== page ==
If it’s not on Instagram then it didn’t happen, right? At least that’s what I tell myself as I upload a photo of my latest achievement (my first PR package: some fancy pasta and wine) to my Instagram Stories. I caption the photo with a sarcastic comment about how I’ve finally “made it as an influencer.” The thing is, I want to show off but I also don’t want people to know I’m showing off.
Enter the (not so) humble brag: A seemingly innocent attempt to draw attention to our achievements, usually followed by a self-deprecating remark to reassure our peers that we haven’t let the fame go to our heads. Except, most of the time, we probably have.
For journalists, it could be a byline in a major publication, warranting the excruciating caption, “I did a thing.” For students, it’s an up-close picture of their dissertation with the caption, “who diss?” Note, I have probably done all of these things.
But how does seeing other people’s achievements online really make us feel?
The grass is greener effect
Social media creates the perfect conditions for social comparison, which is basically the process in which we compare ourselves to people who are only sharing an idealised version of their lives online. This can trigger the feeling that something is wrong with our own lives, as we compare our reality to our peers’ heavily filtered social media profiles.
A report in Personality and Individual Differences in 2019 highlighted that this feeling can manifest as shame and envy, as well as harming our psychological well-being. So that explains the sickly feeling in your chest when you see that everyone on Twitter has a blue tick (and a Sally Rooney proof), except you.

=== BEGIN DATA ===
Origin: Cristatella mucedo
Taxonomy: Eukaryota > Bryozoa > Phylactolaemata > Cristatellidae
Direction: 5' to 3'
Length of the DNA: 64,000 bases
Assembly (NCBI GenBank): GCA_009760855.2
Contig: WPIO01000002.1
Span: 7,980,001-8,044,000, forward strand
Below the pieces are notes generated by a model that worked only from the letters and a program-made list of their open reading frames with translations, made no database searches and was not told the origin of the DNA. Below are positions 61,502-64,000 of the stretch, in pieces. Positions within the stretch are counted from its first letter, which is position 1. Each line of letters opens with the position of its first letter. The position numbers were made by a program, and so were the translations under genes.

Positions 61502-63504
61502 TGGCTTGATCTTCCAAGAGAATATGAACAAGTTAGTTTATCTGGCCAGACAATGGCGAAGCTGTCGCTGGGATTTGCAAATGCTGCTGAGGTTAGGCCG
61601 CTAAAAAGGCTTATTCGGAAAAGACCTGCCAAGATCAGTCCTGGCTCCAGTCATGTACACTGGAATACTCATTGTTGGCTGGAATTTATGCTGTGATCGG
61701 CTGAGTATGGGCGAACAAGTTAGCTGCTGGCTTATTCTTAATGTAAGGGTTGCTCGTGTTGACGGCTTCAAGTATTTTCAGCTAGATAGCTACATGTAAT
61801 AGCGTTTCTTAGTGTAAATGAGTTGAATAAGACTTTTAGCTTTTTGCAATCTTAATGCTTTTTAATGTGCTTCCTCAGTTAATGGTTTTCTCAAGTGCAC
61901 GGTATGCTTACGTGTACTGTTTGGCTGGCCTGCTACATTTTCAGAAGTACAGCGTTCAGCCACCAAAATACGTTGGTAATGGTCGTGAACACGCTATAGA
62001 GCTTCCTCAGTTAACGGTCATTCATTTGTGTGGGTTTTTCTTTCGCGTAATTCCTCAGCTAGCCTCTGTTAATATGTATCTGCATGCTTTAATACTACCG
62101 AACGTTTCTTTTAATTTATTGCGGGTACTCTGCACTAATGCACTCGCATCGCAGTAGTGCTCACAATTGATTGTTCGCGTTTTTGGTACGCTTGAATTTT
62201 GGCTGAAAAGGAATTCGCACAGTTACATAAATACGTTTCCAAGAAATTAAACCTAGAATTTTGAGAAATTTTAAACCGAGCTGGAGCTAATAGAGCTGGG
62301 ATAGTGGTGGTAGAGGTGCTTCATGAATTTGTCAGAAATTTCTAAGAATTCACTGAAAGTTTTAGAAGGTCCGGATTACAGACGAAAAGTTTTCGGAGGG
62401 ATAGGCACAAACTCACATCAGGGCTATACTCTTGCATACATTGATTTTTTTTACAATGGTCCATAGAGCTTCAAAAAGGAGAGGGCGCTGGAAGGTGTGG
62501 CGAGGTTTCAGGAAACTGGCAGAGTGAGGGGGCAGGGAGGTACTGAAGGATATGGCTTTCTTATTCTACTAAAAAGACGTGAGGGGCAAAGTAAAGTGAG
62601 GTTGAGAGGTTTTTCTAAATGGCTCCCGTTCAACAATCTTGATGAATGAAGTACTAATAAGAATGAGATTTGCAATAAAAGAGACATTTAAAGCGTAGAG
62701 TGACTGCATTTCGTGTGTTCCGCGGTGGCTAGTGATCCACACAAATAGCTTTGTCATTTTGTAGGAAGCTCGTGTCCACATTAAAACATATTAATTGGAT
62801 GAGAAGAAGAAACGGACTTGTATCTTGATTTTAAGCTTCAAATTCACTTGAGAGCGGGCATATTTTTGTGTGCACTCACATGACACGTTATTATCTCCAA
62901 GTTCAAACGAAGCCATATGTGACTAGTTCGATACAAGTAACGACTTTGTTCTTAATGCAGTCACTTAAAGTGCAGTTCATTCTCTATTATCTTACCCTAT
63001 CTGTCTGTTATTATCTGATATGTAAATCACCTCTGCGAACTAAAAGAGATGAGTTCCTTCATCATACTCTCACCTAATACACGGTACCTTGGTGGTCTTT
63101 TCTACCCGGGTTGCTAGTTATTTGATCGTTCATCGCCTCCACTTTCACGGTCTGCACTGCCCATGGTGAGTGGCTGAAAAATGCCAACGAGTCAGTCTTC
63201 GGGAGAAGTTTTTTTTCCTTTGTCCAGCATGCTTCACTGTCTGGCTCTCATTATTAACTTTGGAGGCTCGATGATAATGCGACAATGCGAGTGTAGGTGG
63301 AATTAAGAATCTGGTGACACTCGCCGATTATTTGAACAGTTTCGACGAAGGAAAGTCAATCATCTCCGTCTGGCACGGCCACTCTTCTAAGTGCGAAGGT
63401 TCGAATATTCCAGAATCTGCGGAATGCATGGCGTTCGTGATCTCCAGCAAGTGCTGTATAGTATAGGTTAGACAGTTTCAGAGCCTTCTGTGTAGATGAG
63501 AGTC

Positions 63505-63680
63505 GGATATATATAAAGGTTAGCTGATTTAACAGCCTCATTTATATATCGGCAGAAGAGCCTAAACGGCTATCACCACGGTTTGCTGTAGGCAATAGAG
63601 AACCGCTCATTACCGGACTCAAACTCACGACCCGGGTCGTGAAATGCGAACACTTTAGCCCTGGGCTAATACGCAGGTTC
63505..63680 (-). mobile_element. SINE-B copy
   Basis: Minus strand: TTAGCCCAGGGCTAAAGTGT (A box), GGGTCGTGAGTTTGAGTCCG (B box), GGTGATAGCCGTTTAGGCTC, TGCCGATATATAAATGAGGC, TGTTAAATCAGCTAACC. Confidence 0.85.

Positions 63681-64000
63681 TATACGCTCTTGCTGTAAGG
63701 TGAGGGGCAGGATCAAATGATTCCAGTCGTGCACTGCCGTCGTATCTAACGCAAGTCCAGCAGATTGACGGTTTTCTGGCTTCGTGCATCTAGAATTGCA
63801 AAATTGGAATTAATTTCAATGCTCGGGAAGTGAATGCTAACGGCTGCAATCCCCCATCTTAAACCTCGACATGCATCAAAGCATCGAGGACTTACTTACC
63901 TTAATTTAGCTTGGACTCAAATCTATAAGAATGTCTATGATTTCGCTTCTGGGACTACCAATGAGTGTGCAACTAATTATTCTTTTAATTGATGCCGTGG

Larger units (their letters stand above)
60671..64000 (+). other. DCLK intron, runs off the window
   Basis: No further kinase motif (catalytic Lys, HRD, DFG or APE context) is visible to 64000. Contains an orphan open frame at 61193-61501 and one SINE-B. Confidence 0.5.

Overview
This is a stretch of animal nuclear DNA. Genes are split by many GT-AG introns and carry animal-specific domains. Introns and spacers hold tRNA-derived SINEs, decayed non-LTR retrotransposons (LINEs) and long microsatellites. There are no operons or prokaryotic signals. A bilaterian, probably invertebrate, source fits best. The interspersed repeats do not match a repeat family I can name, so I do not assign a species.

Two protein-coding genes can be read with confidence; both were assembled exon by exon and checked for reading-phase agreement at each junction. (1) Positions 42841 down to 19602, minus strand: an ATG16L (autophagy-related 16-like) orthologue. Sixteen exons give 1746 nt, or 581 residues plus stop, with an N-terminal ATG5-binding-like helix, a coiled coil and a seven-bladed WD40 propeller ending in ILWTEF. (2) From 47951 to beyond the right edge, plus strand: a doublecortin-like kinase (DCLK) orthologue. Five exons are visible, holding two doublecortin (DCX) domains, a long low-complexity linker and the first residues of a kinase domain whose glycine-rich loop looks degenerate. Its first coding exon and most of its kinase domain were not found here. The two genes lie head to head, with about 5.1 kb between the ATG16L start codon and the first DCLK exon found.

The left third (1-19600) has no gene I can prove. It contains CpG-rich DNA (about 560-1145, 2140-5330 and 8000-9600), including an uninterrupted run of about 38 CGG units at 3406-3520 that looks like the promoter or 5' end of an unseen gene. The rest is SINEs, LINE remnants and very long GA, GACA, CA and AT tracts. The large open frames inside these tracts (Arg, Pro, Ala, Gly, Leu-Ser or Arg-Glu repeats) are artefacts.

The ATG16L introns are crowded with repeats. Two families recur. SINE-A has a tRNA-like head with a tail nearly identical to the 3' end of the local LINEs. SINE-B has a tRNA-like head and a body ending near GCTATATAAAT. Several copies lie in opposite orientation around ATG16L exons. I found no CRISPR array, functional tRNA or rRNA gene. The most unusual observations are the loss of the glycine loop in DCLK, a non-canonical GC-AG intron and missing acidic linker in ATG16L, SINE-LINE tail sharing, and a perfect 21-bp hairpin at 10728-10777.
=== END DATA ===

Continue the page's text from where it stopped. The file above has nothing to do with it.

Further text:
According to Mark Silvert, Medical Director of The Blue Tree Clinic, “research shows that for a great deal of people it can be difficult to deal with other people’s success stories, leading to a sense of schadenfreude or jealousy, worsening depression and lower self esteem when we are constantly comparing ourselves to each other.”
If this is how we feel when see others humble-bragging, what motivates us to do it ourselves?
It makes us feel good
Nima Patel, the Founder of Mindful Champs, says that,”When we post on social media, many of us eagerly wait to receive positive feedback, for example in the form of comments or likes, because this acknowledgement make our brains release a chemical called dopamine (more commonly known as the ‘happy hormone.’) Essentially, positive feedback like this makes us happy.”
Nima also explains how social media can get us hooked on positive feedback:
“As humans, we have a fundamental need to feel loved. That’s why if a post performs well, we feel elated, validated and valued. Whereas if it doesn’t, this lack of likes/comments grates on our confidence and self-esteem.”
Before you judge me for being too snippety about people who share their achievements online, I also spoke to author and podcaster, Rebecca Lockwood, who has a far more refreshing view on the matter.
She points out that she still shares some of her achievements over social media because she “love(s) celebrating women who are doing amazing things and it inspires (her) to see other women doing amazing things and achieving so much.”
She continued, “Sometimes I will reach out to someone if I see an achievement that inspires me and thank them for sharing it as it has motivated me. This is why I continue to share some of my achievements.”
Humble or not so humble, it’s important to recognise that bragging on the internet often comes from a place of insecurity rather than arrogance. And ultimately, social media is responsible for perpetuating these feelings of insecurity – not our online besties.
My only suggestion going forward is that we replace the ‘humble brag’ with the ‘outright brag.’ After all, why should we apologise for thriving?